2. It may be an obvious observation that a person learns to defend themselves, and possibly others, but what isn’t so obvious is that a person learns that fighting isn’t really the most important part of good self-defense. A student learns to hit correctly, kick effectively, block hard and fast; they learn in sparring matches how to time an opponent, focus on getting their allowed targets. But also, in all this fighting, they learn how to decide when, where and why a correctly formed punch, an effective kick and a fast hard block is appropriate and how to avoid the need of using those well-honed techniques.



3. A family focused traditional school will build up the “team”, every single member of the team, be it a parent, sibling, student or instructor, everyone is part of the team. Adults and kids alike learn to work together to keep the team spirit and activities encouraging. Everyone has something to offer and all are welcome and accepted. If one struggles, others help get them through. It’s a safe fun place of belonging where hard work is just expected and they learn to be a dependable, supportive person for friends and family.



4. Grit. Yes I said grit… It’s something that true traditional karate schools can help develop in their students. Not everyone wins, not everything is easy, in fact the most satisfaction, inspiration and fulfillment comes from having long term and meaningful goals that a person must persevere through difficulties and challenges. Grit bring home success despite natural talent, it takes those who are willing to persevere to be truly successful.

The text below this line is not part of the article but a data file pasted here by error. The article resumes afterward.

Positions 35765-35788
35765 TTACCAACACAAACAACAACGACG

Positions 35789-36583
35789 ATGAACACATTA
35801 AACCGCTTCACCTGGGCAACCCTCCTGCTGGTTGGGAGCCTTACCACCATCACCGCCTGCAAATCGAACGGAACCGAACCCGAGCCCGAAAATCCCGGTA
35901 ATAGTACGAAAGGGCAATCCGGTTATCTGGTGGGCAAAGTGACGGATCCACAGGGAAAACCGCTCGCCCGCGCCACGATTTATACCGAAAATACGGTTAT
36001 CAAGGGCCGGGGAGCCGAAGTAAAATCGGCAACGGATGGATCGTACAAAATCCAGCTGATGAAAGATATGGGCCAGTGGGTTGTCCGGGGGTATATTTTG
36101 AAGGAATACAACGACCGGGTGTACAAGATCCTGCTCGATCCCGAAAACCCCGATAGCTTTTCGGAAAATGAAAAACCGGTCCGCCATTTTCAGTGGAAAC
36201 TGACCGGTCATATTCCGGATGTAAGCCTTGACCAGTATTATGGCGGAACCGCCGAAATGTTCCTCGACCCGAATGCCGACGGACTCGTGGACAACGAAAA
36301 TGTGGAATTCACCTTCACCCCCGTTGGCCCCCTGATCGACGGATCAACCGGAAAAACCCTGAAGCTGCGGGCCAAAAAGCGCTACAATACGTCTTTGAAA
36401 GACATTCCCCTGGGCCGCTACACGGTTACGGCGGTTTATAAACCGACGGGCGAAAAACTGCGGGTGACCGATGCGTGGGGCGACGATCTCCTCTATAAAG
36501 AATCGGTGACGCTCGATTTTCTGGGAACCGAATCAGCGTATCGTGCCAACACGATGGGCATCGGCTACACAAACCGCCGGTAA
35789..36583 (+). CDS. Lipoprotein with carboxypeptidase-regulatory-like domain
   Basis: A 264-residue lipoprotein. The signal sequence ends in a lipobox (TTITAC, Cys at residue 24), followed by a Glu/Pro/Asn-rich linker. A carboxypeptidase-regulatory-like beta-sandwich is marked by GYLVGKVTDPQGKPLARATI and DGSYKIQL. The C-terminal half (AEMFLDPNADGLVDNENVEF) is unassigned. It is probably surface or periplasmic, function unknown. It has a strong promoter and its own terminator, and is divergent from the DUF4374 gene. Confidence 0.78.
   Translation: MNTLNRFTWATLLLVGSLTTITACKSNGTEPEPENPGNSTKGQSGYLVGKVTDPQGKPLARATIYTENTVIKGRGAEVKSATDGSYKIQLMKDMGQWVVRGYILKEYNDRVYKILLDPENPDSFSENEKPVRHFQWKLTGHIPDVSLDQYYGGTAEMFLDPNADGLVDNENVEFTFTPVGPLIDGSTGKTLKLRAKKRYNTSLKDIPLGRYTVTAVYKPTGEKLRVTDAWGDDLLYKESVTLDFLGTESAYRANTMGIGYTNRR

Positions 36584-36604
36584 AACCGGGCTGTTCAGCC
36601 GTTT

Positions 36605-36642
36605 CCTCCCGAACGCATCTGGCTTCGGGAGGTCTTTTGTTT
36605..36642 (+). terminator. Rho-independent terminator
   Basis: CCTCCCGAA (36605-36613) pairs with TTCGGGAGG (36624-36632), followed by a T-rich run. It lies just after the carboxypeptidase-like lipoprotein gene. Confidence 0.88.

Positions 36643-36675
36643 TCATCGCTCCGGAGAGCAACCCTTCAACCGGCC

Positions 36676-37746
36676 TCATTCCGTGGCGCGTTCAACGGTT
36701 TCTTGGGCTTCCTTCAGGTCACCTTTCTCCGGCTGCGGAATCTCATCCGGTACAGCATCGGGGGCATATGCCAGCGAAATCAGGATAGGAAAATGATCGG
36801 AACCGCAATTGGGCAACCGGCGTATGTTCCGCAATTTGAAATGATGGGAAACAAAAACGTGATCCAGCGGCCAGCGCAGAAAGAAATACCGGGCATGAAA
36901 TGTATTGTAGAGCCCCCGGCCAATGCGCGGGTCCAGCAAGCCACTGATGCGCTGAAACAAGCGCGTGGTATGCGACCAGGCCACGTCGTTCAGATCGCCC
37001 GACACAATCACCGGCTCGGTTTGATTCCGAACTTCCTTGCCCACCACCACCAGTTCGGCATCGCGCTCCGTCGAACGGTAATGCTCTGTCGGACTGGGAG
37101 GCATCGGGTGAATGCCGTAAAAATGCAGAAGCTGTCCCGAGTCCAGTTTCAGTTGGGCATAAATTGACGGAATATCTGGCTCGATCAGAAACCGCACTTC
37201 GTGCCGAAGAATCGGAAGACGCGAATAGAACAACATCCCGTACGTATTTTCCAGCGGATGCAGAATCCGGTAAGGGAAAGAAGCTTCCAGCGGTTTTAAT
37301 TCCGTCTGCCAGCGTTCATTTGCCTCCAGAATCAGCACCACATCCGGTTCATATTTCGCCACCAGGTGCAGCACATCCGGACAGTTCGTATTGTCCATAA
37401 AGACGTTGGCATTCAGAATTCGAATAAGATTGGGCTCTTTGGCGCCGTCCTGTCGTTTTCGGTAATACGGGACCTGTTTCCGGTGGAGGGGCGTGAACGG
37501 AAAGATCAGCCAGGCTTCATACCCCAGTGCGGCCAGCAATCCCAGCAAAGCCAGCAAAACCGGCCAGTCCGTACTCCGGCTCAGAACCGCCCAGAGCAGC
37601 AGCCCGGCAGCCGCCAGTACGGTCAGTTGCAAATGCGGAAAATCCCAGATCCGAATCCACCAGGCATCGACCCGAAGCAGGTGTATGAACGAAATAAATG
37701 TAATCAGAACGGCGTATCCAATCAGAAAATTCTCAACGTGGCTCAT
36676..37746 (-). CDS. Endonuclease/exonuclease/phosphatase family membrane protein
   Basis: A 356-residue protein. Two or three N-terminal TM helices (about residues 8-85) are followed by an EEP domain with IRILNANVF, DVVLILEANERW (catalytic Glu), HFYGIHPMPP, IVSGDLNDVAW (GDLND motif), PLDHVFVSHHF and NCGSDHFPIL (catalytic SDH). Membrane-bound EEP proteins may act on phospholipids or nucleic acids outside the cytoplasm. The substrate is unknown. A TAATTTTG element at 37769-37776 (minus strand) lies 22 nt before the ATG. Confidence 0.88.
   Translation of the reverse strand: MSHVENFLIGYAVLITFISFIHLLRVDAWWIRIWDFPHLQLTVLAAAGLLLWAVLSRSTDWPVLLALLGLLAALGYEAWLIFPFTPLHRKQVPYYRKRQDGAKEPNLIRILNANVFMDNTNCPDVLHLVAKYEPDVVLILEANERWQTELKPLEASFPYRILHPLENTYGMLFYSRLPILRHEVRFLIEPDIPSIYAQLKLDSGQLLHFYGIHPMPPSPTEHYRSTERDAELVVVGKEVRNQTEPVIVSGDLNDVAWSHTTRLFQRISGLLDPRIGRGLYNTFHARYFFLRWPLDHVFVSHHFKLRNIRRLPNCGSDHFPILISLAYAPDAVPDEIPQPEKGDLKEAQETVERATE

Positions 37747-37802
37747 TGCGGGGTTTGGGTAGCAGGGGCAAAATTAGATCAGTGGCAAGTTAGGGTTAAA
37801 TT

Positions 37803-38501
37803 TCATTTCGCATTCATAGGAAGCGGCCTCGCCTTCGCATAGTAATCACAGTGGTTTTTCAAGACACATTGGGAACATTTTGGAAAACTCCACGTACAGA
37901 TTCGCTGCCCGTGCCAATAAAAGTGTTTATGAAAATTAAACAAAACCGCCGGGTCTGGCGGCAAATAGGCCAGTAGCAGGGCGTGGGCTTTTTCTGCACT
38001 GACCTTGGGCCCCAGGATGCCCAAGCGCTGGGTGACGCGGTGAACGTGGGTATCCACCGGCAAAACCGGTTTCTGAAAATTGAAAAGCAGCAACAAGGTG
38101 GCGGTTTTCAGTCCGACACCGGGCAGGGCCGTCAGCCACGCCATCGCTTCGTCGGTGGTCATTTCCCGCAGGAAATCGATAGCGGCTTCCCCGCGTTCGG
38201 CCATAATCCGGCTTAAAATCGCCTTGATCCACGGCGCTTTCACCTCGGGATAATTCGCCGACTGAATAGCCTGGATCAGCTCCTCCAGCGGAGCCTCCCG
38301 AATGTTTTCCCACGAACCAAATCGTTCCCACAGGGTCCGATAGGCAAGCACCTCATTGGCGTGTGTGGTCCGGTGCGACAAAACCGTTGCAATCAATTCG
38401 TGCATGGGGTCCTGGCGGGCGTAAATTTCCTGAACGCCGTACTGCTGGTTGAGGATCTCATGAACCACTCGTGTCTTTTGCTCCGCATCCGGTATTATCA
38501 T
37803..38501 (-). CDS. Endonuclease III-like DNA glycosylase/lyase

SEVEN TIMES DOWN / EIGHT TIMES UP

5. If a student is fortunate enough to have instructors who care enough about them to discipline them correctly while building trust and a bond, those students will learn the discipline to respect authority. They will be willing to give a person who is in a leadership position the benefit of the doubt and show them support and be truly dependable. Parents will typically recognize and appreciate the process of discipline that builds a caring and trusting relationship. The students won’t simply be given advancement or told how great they are simply to make the parents and students feel good; rather everyone will recognize honest recognition of hard work and true personal accomplishments. Feeling “good” and a false sense of security doesn’t teach good decision making and effective self-defense.



6. Empowerment of the individual. There are some who see karate as a hobby and a sport; if you look at the definitions of a hobby and a sport I can see how some may believe that. Perhaps it starts out as such, but when a student just keeps going to class, and perseveres through the ups and downs, something much more happens.


True empowerment comes with the knowledge that they can fight to defend themselves, with their calm and assured ability to make healthy choices, a real capacity to recognize their own ability and desire to help others. A true development of integrity. What can be more empowering that that?


You can see that the reason’s I’ve given that Karate ROCKS is more about the character that it may help bring out for an individual. If the student, family and instructors keep their mind, heart and purpose free of ego, greed, hostility and an unhealthy need to win every competition; a true realization of success and accomplishment will be had by all.